With the technique offered according to the prior art, performance at STM-16 level (Synchronous Transfer Mode level 16, i.e. about 2,5 Gbit/s) is a repeater distance of 60 kilometers for direct modulating lasers and in the case when prechirped external modulators are used, performance is about 75 kilometers at STM-64 level (Synchronous Transfer Mode level 64, i.e. about 10 Gbit/s).

One of the reasons for these limits is, as mentioned above, the pulse dispersion taking place in the fibre.

In order to improve the performance by means of different methods, which reduce the distortion imposed on the signals transmitted in fibre optical networks, primarily two main categories are noticed.

1. Prechirping of the transmitter, either by frequency modulating the transmitting laser and then amplitude modulate an external modulator, or by simultaneously frequency and amplitude modulate an external modulator.

2. Creation of an almost dispersion free fibre optic line by means of introducing dispersion compensating fibres along the signal path.

Working systems according to the above suggested methods have been tested in laboratories, but no system is yet commercially available. However, these ways are today the ways which appear most passable in order to improve the performance.

SUMMARY OF THE INVENTION

It is an object of the present invention to improve performance in transmission of data long distances in a dispersive medium, in particular a fibre optic cable.

It is a further object of the present invention to provide a method and devices by means of which it is possible to transmit higher bit rates, in particular in a fibre optic line, and over longer distances than is presently possible according to the state of the art.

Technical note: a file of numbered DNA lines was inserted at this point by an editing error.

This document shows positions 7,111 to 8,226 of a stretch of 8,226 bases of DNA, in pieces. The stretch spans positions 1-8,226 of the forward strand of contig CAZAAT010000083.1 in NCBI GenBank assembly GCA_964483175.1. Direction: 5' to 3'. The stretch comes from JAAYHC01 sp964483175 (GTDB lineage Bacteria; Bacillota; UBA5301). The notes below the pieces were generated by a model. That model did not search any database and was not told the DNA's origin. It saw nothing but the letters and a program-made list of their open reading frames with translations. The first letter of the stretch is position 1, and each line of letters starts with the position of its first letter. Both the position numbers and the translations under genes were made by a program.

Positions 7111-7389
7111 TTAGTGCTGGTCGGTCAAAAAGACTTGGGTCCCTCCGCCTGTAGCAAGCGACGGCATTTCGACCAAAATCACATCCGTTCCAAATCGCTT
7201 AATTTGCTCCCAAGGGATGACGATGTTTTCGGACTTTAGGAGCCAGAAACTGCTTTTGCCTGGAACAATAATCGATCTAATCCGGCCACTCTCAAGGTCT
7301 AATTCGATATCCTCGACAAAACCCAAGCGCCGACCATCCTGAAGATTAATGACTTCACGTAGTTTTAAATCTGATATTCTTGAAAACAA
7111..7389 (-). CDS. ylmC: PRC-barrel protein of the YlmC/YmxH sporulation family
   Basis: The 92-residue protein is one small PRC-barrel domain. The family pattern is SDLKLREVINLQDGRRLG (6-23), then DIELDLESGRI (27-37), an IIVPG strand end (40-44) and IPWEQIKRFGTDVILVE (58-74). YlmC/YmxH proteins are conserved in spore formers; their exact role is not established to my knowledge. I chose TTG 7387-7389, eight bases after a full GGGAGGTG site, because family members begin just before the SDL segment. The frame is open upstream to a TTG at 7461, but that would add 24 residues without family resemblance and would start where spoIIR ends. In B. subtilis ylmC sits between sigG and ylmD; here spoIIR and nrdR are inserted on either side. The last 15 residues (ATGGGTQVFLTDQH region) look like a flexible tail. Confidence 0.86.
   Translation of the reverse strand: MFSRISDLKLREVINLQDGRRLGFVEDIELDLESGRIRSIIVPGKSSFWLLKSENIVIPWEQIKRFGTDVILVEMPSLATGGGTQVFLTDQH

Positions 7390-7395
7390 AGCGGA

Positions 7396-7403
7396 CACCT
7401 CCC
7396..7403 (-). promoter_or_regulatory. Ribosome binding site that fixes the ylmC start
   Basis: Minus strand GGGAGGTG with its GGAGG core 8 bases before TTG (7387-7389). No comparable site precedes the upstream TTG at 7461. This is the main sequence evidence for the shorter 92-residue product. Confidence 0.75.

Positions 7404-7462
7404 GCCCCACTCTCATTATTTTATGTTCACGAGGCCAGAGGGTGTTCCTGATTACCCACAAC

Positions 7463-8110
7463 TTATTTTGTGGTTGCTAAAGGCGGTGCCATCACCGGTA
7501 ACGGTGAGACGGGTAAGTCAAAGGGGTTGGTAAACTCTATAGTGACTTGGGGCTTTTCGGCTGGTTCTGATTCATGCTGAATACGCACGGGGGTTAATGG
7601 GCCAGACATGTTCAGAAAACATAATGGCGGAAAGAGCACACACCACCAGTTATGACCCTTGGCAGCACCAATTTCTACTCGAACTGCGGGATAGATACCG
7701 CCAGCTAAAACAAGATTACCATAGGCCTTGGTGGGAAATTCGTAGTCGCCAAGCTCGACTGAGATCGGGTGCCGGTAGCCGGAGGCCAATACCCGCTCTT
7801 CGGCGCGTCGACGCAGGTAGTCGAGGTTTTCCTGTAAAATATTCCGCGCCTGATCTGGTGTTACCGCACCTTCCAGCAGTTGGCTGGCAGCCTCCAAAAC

These objects are obtained with the invention, the characteristics of which are set out in the appended claims.

In general a signal, which is to be transmitted in a dispersive medium, is predistorted in order to hereby compensate for the distortion which will be imposed on the signal when it propagates through the dispersive medium.

The predistortion is obtained by the fact that the signal, which is to be transmitted, is amplitude modulated without being chirped, and at the same time a predistortion is created by the fact that the transmitted signal also is phase modulated. These two signals, i.e. an amplitude modulated signal and a corresponding phase modulated signal, are thereafter transmitted in different modes, which have equally large propagation velocities. The phase modulated signal is used by the receiver for compensating the distortion which has been imposed on the amplitude modulated signal during the transmission in the medium. The compensation is obtained by adding the amplitude modulated contribution from the phase modulated signal to the amplitude modulated contribution of the amplitude modulated signal. Thus, a sum is formed in the receiver of the amplitude contributions of the two signals.